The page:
Personally, I include links to FRED content in the lecture notes that I provide to students. But FRED makes it easy to do so much more. They now have an add-in that makes accessing data *much* faster. With it, professors can demonstrate in excel their transformations that students can easily replicate. The advantage is that students can learn to access and transform their own data rather than relying on links that I provide them.
The tool is easy enough to find – FRED wants you to use it. After that, the installation is largely automatic.
Installed in excel you will see the below new ribbon option. It’s very user friendly.
By the time most students exit undergrad, they get acquainted with the Aggregate Supply – Aggregate Demand model. I think that this model is so important that my Principles of Macro class spends twice the amount of time on it as on any other topic. The model is nice because it uses the familiar tools of Supply & Demand and throws a macro twist on them. Below is a graph of the short-run AS-AD model.
Quick primer: The AD curve increases to the right and decreases to the left. The Federal Reserve and Federal government can both affect AD by increasing or decreasing total spending in the economy. Economists differ on the circumstances in which one authority is more relevant than another.
The AS curve reflects inflation expectations, short-run productivity (intercept), and nominal rigidity (slope). If inflation expectations rise, then the AS curve shifts up vertically. If there is transitory decline in productivity, then it shifts up vertically and left horizontally.
Nominal rigidity refers to the total spending elasticity of the quantity produced. In laymen’s terms, nominal rigidity describes how production changes when there is a short-run increase in total spending. The figure above displays 3 possible SR-AS’s. AS0 reflects that firms will simply produce more when there is greater spending and they will not raise their prices. AS2 reflects that producers mostly raise prices and increase output only somewhat. AS1 is an intermediate case. One of the things that determines nominal rigidity is how accurate the inflation expectations are. The more accurate the inflation expectations, the more vertical the SR-AS curve appears.*
The AS-AD model has many of the typical S&D features. The initial equilibrium is the intersection between the original AS and AD curves. There is a price and quantity implication when one of the curves move. An increase in AD results in some combination of higher prices and greater output – depending on nominal rigidities. An increase in the SR-AS curve results in some combination of lower prices and higher output – depending on the slope of aggregate demand.
Of course, the real world is complicated – sometimes multiple shocks occur and multiple curves move simultaneously. If that is the case, then we can simply say which curve ‘moved more’. We should also expect that the long-run productive capacity of the economy increased over the past two years, say due to technological improvements, such that the new equilibrium output is several percentage points to the right. We can’t observe the AD and AS curves directly, but we can observe their results.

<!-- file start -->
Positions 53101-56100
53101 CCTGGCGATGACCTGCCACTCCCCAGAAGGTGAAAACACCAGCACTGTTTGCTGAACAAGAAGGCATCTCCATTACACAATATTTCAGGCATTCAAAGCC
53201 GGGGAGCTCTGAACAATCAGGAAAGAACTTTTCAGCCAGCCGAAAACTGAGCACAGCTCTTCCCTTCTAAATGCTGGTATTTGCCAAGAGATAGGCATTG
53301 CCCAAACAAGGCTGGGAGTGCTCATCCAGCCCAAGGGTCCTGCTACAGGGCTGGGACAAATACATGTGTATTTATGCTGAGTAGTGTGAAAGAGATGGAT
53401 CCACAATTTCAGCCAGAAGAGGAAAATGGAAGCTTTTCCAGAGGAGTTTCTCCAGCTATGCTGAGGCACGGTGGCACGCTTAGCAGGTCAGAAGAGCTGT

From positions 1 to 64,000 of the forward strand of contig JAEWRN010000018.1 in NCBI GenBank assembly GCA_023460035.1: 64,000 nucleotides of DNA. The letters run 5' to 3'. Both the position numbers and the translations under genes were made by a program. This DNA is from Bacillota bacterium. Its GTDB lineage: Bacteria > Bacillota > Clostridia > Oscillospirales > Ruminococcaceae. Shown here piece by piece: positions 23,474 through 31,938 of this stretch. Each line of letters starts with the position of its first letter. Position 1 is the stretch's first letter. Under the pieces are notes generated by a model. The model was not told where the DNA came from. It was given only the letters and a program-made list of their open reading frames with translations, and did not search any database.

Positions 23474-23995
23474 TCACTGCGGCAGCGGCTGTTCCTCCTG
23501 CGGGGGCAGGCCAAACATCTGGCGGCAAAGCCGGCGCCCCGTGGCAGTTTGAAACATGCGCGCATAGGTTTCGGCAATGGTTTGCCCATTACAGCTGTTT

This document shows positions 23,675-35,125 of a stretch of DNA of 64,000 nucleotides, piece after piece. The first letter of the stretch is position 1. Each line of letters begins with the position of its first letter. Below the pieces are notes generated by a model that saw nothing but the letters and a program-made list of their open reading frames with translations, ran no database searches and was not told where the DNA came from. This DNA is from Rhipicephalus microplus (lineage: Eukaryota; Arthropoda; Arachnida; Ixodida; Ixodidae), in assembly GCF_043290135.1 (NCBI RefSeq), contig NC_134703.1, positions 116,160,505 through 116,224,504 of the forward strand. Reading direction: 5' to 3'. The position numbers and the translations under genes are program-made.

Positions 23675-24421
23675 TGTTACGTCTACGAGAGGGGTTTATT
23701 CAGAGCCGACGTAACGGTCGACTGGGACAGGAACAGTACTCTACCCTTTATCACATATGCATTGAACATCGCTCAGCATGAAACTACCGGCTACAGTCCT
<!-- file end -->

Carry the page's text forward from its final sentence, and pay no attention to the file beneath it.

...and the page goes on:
The big questions are:
What happened during and after the 2020 recession?
To get anywhere new, you need to step off the treadmill
Before tenure, most academics need to publish their work in peer-reviewed journals if they want to keep their jobs. After tenure, most can publish their work anywhere or nowhere and still keep their jobs. This is a dramatic change in incentives, and you’d think it would lead to dramatic changes in behavior, particularly in a field like economics that studies incentives. In some ways it does- most professors spend less time on research after tenure. But if they do keep doing research, it is generally the same kind they did before- it seems surprisingly rare for economists to change what kind of research they do in response to their changed incentives.
On Monday the President of Providence College told me I’ve been promoted to tenured Associate Professor. I spent much of the last 10 years focused on publishing the 26 academic articles that got me here. So now I’m wondering, what do I change when freed from constraints? I’m planning a pivot toward higher-risk, longer time-horizon, potentially higher-reward research:
Different venues– publish things where people will read them, not where its most prestigious. More white papers, working papers, open access. More blog posts and popular articles, more books– not everything needs to be a peer-reviewed academic paper.
Different topics and methods– focus on work that might have policy impact even if it doesn’t publish well. Do more replications, forecasting and related work that moves us toward being a real science that establishes real truths, even if it doesn’t publish well and might anger some people. Make a point of posting data and code publicly so that its easy for others to use.